13 Gestational diabetes Gestational diabetes mellitus (GDM) resembles type 2 diabetes in several respects, involving a combination of relatively inadequate insulin secretion and responsiveness. It occurs in about 2%–5% of all pregnancies and may improve or disappear after delivery. Gestational diabetes is fully treatable but requires careful medical supervision throughout the pregnancy. About 20%–50% of affected women develop type 2 diabetes later in life.

14 Gestational diabetes Even though it may be transient, untreated gestational diabetes can damage the health of the fetus or mother. Risks to the baby include Macrosomia (high birth weight) Congenital cardiac and central nervous system anomalies Skeletal muscle malformations.

15 Other types Pre-diabetes indicates a condition that occurs when a person's blood glucose levels are higher than normal but not high enough for a diagnosis of type 2 diabetes. Genetic mutations (autosomal or mitochondrial) can lead to defects in beta cell function. Any disease that causes extensive damage to the pancreas may lead to diabetes (for example, chronic pancreatitis ). Many drugs impair insulin secretion and some toxins damage pancreatic beta cells.

16 Signs and symptoms The early symptoms of untreated diabetes mellitus are related to elevated blood sugar levels, and loss of glucose in the urine (glycosurea). High amounts of glucose in the urine can cause increased urine output and lead to dehydration. Increased thirst and water consumption.

17 Signs and symptoms The inability to utilize glucose energy eventually leads to weight loss despite an increase in appetite. Patients with diabetes are prone to developing infections of the bladder, skin, and vaginal areas. Fluctuations in blood glucose levels can lead to blurred vision. Extremely elevated glucose levels can lead to lethargy and coma (diabetic coma).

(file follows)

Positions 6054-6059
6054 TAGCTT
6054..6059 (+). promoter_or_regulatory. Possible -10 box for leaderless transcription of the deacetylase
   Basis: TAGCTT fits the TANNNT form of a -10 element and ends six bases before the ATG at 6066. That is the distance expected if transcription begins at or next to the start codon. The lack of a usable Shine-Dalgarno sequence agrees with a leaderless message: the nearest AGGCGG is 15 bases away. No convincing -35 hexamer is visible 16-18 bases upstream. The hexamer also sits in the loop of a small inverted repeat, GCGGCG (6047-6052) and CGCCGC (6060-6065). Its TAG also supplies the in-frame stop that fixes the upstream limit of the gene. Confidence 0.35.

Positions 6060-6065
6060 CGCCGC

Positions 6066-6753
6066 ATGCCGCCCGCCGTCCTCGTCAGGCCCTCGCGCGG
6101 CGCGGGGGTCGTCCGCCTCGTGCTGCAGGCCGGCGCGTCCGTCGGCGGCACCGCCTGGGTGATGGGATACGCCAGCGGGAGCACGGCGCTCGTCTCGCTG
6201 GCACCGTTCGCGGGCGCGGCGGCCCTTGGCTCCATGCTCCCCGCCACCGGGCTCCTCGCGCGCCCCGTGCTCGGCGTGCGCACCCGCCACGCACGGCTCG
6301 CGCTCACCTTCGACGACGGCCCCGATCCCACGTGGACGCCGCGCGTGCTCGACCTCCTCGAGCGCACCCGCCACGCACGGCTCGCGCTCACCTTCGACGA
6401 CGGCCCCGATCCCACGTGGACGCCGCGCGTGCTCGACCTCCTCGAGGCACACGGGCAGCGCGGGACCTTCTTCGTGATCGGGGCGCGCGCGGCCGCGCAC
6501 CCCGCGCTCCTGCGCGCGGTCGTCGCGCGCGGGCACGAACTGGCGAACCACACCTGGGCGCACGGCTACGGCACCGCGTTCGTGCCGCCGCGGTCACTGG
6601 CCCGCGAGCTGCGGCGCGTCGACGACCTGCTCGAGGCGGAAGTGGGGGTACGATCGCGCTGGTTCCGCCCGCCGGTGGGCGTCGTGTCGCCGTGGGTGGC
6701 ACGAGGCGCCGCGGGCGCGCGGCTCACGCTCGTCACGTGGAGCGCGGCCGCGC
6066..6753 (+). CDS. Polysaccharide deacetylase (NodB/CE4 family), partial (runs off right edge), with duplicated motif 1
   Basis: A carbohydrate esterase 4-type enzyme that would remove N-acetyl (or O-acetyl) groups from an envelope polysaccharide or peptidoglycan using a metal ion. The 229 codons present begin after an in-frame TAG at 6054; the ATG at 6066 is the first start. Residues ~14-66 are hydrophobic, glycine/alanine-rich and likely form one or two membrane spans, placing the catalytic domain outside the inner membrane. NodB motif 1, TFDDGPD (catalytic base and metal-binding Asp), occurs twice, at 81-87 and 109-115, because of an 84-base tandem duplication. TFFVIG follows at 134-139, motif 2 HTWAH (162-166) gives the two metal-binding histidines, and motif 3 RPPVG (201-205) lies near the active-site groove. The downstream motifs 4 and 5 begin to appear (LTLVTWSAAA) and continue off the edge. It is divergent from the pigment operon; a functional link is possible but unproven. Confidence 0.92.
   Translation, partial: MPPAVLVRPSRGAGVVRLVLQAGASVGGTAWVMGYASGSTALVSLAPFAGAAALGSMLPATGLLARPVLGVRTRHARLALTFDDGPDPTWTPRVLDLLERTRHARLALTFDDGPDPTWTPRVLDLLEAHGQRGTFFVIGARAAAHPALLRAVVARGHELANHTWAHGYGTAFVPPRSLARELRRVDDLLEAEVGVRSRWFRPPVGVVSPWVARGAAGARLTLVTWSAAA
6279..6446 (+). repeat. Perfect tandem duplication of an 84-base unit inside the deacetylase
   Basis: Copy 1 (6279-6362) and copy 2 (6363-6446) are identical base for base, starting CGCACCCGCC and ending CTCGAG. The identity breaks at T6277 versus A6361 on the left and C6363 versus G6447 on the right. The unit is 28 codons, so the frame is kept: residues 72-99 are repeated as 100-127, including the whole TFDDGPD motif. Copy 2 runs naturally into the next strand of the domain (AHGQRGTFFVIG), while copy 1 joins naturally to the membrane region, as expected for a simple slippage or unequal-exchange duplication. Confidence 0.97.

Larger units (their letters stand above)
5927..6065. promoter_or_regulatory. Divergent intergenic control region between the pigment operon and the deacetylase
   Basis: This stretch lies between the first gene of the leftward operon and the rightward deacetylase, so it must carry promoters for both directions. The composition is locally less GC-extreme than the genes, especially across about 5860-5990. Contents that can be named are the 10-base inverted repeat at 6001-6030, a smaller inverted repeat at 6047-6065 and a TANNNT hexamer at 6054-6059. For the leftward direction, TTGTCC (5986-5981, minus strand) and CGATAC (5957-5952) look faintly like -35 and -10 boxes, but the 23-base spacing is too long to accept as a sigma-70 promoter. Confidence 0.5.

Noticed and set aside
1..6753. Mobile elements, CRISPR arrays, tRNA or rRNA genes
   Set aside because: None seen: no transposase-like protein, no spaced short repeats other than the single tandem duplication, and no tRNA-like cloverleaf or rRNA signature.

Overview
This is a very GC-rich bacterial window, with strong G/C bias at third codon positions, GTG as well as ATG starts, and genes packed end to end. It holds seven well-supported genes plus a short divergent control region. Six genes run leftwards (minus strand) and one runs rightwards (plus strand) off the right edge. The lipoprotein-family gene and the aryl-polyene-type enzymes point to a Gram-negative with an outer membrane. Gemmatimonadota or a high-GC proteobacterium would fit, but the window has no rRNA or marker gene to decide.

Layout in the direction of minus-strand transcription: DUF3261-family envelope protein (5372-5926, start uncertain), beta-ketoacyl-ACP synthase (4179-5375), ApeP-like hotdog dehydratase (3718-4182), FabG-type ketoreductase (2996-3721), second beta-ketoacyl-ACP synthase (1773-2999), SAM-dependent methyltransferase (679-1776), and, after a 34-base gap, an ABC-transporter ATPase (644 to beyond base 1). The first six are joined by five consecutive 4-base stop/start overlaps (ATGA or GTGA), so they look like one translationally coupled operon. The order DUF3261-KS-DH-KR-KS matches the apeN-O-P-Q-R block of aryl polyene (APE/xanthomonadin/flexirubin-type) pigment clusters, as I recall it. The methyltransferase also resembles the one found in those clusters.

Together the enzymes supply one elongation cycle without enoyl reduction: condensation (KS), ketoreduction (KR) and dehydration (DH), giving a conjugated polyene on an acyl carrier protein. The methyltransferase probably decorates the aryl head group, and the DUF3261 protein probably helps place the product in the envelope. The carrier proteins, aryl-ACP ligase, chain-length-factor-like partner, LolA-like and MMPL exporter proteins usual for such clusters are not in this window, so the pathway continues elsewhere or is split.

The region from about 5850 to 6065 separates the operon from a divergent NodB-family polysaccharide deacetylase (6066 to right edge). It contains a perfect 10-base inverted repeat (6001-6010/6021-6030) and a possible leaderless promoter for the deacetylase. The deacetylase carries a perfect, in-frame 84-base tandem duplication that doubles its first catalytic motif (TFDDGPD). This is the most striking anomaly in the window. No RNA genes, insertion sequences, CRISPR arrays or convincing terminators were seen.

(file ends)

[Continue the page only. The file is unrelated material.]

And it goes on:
18 Signs and symptoms Common Symptoms Polyuria (Frequent urination)
Polydipsia (Excessive thirst) Polyphagia (Extreme hunger) Unexplained weight loss Increased fatigue Irritability Blurry vision Frequent infections Dry, itchy skin Numbness or tingling in hands or feet Red, swollen or tender gums

19 Consequences of Hyperglycaemia
Hyperglycaemia (random blood glucose concentration more than 200 mg/dL) results when insulin deficiency leads to uninhibited gluconeogenesis and prevents the use and storage of circulating glucose. The kidneys cannot reabsorb the excess glucose load, causing glycosuria, osmotic diuresis, thirst, and dehydration. Increased fat and protein breakdown leads to ketone production and weight loss. Without insulin, a type 1 diabetic wastes away and eventually dies from diabetic ketoacidosis (DKA)

20 Diagnosis The fasting blood glucose test is the preferred way to diagnose diabetes. After the person has fasted overnight (at least 8 hours), a single sample of blood is drawn and analyzed. Normal fasting plasma glucose levels are less than 110 (mg/dl). Fasting plasma glucose levels of more than 126 mg/dl on two or more tests on different days indicate diabetes. If the overnight fasting blood glucose is greater than 126 mg/dl on two different tests on different days, the diagnosis of diabetes mellitus is made. When fasting a blood glucose stays above 110 mg/dl, but in the range of mg/dl, this is known as impaired fasting glucose (IFG).

21 Oral Glucose Tolerance Test
Normal blood values for a 75-gram oral glucose tolerance test used to check for type 2 diabetes: Fasting: mg/dL 1 hour: less than 200 mg/dL 2 hours: less than 140 mg/dL. Between mg/dL is considered impaired glucose tolerance (sometimes called "prediabetes"). This group is at increased risk for developing diabetes. Greater than 200 mg/dL is a sign of diabetes mellitus.